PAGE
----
In “Bagyo,” we find similar theme of naiveté, the children’s victimization, and the attempt to transcend the moment into a perspective. We find the force of nature sparing no one and the children in school, not knowing what is going on, become helpless against the storm ruining their classroom. The final image of an ajar door clinched the precise sentiment and becomes the objective correlative of the tremble and fear we feel in the poem:

nililingkis
ng putik ang mga eskinita
sumisingasing
papalapit sa aming
pintuang napanganga

rushing mud
takes over side streets
slithers and hisses
closer to our
gaping door

Agustin as an impassioned poet able to conjure these passionate everyday scenes, is quite adept in handling images and he is also successful in “Kapiling ang Gagambang Agiw,” where the world of the child is likened to the world of spiders. As the children play hide and seek, the spider tries to conceal itself by its meticulous weaving of web and in the end what is seemingly an innocent play or game becomes an artifice, an intricate design, and the art of discovery and the mystery of revelation.

Other than transcending the world of the child, Agustin invokes a transcendence of space. In “Hawla sa Magdamag” we see the persona imprisoned temporarily by his dreams and yet the boundary between the waking world and the unconscious is reedy and whatever dream images are summoned can only come from dread reality:

maalimpungatan ako
sa kaluskos ng kumakaripas na ipis
at pukpukan ng mga sapaterong kapitbahay
…Matigas ang unan
manipis ang kumot,
hindi mapinid ang bintana
…manipis na dingding

the sounds of a cockroah
scuttling away
and the hammering
of shoemakers next door
rouse me from slumber
…the pillow is stiff,
the blanket thin,
the window is stuck open
…the wall flimsy

Agustin as a poet of space articulates the alienation of being in another country. In “Kalawakang Binabagtas” we see how the persona, distraught by separation with his loved one, is lost by the different time zones of countries and yet it is precisely this difference in time and space that the persona attempts to reconcile by recognizing not just hours, but memorable years that have spanned between him and the loved ones he left behind. Agustin has always a sense of scale and what is seemingly small and insignificant takes on a magnitude and the overwhelming scene is dwarfed into a perspective. In “Balita” we see how Agustin crafted “nationness” or the persona’s sense of nationhood within five lines of news report and use these very lines to invoke the overpowering image of devastation that happened in his country. Irony is quite strong in Agustin’s poems and in “Dayuhan,” we see a more assertive persona who claims his private space as his birthright, believing that nature knows no race or country:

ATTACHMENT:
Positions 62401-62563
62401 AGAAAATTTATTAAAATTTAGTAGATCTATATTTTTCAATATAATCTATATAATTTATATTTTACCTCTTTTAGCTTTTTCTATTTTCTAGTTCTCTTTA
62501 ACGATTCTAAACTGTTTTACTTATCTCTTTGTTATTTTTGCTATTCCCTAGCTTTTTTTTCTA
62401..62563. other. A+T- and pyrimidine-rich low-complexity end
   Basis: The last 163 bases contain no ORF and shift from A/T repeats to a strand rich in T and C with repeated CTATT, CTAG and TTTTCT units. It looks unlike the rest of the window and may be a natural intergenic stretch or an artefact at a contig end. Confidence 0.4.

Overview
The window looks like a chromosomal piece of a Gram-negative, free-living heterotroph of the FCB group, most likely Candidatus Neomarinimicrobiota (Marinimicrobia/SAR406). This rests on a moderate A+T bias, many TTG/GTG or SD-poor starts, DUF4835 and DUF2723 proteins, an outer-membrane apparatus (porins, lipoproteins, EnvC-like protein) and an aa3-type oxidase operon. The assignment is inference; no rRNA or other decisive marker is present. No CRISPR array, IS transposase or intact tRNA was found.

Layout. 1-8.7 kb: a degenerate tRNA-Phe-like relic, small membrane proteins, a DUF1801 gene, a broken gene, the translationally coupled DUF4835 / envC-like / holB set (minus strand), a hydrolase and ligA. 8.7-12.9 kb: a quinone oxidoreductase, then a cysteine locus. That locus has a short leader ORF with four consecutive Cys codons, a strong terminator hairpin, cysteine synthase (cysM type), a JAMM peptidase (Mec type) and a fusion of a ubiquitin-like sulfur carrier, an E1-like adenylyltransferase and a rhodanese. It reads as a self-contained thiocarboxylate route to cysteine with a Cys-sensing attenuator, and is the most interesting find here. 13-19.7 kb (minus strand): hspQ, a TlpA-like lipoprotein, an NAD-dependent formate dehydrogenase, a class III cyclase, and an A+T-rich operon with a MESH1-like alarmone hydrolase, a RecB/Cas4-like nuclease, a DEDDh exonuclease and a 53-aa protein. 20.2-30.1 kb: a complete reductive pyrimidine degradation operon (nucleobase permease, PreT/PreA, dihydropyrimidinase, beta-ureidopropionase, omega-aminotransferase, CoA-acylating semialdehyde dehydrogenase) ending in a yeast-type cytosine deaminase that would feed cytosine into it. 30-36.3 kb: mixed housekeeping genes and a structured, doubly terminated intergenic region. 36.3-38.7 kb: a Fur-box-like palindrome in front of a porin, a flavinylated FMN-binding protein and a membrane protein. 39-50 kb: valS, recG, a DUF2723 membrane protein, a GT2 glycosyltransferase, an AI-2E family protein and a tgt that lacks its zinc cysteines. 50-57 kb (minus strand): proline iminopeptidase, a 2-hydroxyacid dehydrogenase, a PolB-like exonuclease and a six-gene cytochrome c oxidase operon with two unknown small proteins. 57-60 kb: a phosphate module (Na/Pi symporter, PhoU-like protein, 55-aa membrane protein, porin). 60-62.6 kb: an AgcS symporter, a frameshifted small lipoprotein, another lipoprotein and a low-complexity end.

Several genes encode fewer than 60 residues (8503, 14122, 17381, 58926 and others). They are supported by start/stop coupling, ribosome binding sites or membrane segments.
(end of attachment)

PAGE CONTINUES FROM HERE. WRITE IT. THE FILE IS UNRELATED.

At maglalakad ako sa dalampasigan
dadamhin ang sagpang
ng init at lamig.
Sapagkat walang hindi niyayakap
ang araw, ang dagat.

And I shall walk to the shore
feel the stinging
heat and freezing water.
Because the sun and the sea
never hold back their embrace.

And sometimes even myopia or bigotry is something that persona admits happen in all places even in his own homeland as hinted by the poem “Sa Tuwing May Sisitsit sa Akin.” Agustin’s Baha-bahagdang Karupukan is a testament on how our everyday lives prevent us from seeing our true selves, where we experience ourselves as commodities, replaceable and dispensable. However, Agustin’s poetry always alludes to certain possibilities as we encounter pain and suffering, orientating us towards the future. Our world may be fragile and there would be levels of fragility, but in Jim Pascual Agustin’s collection of poetry, underneath or in between these levels of fragility is a space of the real and authentic.
-o-